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Parents: How to Plan for Your Child's College Education

Posted on: October 14, 2021

Your Michigan Bank Highlights What You Need to Know

Child-collegeThe milestones in your child’s life pass quickly. And you’re right there with support, guiding first steps, reviewing homework, attending after-school events, and cheering the walk across the stage for a high school diploma. When it’s time to leave for college, your child looks to you for counsel and financial support.

Our bank in Michigan has compiled an overview to help guide you and your child on the next part of the journey.

Anticipating College Costs

A college education is a significant investment. U.S. News reports tuition for 2021 vary by type of school:

  • Attending a private college in-state costs about $38,185 per school year
  • A public college out of state averages around $22,698 per school year
  • A public college in-state costs about $10,388 per school year

Additional expenses for room and board, books, supplies, travel, and other costs can represent over $11,000 per year, or more than $44,000 over a 4-year program.

Although discussions are happening about reducing college costs and getting more transparent information, historical tuition increases are twice the inflation rate. Prices jump about 8 percent annually, which means tuition could double every 9 years.

Like any financial goal, planning is essential to getting results. Your Michigan bank is here to help you develop a strategy for your child’s college education.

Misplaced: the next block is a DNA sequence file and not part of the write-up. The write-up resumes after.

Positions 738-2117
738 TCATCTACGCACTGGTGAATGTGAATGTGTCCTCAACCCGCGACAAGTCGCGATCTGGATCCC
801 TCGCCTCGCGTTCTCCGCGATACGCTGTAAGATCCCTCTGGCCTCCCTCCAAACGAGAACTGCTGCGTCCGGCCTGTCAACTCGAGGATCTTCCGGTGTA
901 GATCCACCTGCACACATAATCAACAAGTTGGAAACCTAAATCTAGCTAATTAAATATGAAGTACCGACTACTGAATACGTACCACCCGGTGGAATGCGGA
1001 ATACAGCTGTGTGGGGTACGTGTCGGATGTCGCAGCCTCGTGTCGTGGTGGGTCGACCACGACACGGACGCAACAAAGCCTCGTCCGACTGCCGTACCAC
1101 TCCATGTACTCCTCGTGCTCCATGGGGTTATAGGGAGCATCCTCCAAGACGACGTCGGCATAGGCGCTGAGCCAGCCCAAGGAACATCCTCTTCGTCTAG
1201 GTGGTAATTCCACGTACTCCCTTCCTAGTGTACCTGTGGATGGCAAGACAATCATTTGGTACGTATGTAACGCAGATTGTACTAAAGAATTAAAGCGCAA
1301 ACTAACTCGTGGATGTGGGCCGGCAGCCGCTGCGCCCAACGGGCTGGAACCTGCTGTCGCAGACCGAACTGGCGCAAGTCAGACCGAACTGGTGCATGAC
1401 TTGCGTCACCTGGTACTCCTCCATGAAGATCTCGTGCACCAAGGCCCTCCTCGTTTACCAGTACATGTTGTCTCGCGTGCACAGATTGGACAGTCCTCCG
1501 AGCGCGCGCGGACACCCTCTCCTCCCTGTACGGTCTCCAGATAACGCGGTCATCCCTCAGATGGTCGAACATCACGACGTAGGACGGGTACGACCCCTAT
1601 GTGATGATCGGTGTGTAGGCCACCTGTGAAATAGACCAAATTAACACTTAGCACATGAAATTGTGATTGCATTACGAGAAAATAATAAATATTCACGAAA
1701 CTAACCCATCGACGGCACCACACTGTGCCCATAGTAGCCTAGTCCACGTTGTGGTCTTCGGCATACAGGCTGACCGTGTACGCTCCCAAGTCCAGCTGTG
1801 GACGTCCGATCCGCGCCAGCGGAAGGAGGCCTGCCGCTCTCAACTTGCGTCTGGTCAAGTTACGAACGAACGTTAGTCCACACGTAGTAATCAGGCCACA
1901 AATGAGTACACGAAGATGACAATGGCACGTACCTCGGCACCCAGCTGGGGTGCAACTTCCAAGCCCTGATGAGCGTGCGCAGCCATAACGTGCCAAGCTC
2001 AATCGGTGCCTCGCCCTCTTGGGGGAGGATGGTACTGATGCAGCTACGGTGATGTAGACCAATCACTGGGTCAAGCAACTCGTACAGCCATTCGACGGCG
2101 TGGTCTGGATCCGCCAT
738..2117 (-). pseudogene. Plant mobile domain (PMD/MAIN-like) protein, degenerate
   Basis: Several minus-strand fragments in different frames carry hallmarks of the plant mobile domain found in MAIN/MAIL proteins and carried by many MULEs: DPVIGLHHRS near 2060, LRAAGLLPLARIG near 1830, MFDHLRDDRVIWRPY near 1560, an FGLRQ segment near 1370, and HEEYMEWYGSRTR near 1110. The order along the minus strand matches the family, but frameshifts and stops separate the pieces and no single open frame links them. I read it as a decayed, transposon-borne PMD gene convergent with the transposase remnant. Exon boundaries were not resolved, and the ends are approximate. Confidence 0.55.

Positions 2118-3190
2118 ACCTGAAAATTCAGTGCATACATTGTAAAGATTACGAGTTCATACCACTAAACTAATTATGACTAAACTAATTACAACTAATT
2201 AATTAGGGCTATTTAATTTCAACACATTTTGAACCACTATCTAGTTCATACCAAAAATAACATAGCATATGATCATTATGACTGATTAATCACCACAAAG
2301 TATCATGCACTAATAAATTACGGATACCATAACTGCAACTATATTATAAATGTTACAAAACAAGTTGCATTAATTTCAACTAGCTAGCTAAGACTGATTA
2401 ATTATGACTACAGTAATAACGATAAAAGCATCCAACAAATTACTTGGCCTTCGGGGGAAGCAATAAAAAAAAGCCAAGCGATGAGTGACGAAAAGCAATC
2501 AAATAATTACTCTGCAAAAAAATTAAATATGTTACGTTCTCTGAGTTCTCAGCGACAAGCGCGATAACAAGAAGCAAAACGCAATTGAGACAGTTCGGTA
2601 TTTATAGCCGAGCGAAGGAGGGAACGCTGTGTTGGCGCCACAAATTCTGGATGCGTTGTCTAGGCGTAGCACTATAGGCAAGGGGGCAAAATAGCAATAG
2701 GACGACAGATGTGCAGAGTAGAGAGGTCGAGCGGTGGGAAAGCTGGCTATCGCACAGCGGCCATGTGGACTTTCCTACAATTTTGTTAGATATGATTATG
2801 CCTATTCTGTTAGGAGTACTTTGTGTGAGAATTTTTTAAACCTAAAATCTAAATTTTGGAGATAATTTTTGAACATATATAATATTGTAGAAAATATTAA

Tactics for Financing College

People pay for college using a variety of sources, such as:

  • Parental support
  • Grants and scholarships
  • Student loans
  • Student income and savings

Child-collegeResearch shows parental support averages 40 percent, loans, grants, and scholarships about 35 percent, with student savings plans and other sources making up the remaining 25 percent.

Popular savings tactics for parents include:

  • 529 savings plans which give investors tax-free returns on the money they save.
  • IRAs (Individual Retirement Accounts) are long-term savings tools. Options allow parents to get tax-free returns on investment (Roth) or grow tax-deferred (Traditional).
  • Certificates of Deposit (CDs) deliver a higher rate of return than regular savings accounts with interest that stays steady over the term of the CD. Laddering several CDs with different maturity dates can help manage cash flow for college payments.

Even if you plan to contribute to your child's college fund, take time to complete the Free Application for Federal Student Aid (FAFSA).

  • FAFSA connects your student to grants, work-study opportunities, and federal loans.

Government student loans are available in 4 formats:

  • Subsidized loans are based on financial need and allow students to defer interest payments.
  • Unsubsidized loans, available regardless of financial need, begin accruing interest as soon as the loan is taken out.
  • PLUS loans help parents pay for expenses not addressed by other types of financial aid.
  • Consolidation loans enable students to combine federal loans into a single payment plan.

Michigan banks also offer student savings accounts to help your child learn good financial habits.

Develop the Right Financing Plan for Your Child’s College Education 

To find financial solutions for your child’s college milestone, connect with the Level One Bank team or visit one of our local branch offices. We’ll craft the strategy that aligns with your goals and your budget.

Higher education isn't just a personal investment. It's a public good that pays off in a more competitive workforce and better-informed and engaged citizens.

-Robert Reich, American Economist

Posted in: Your Money, Your Life

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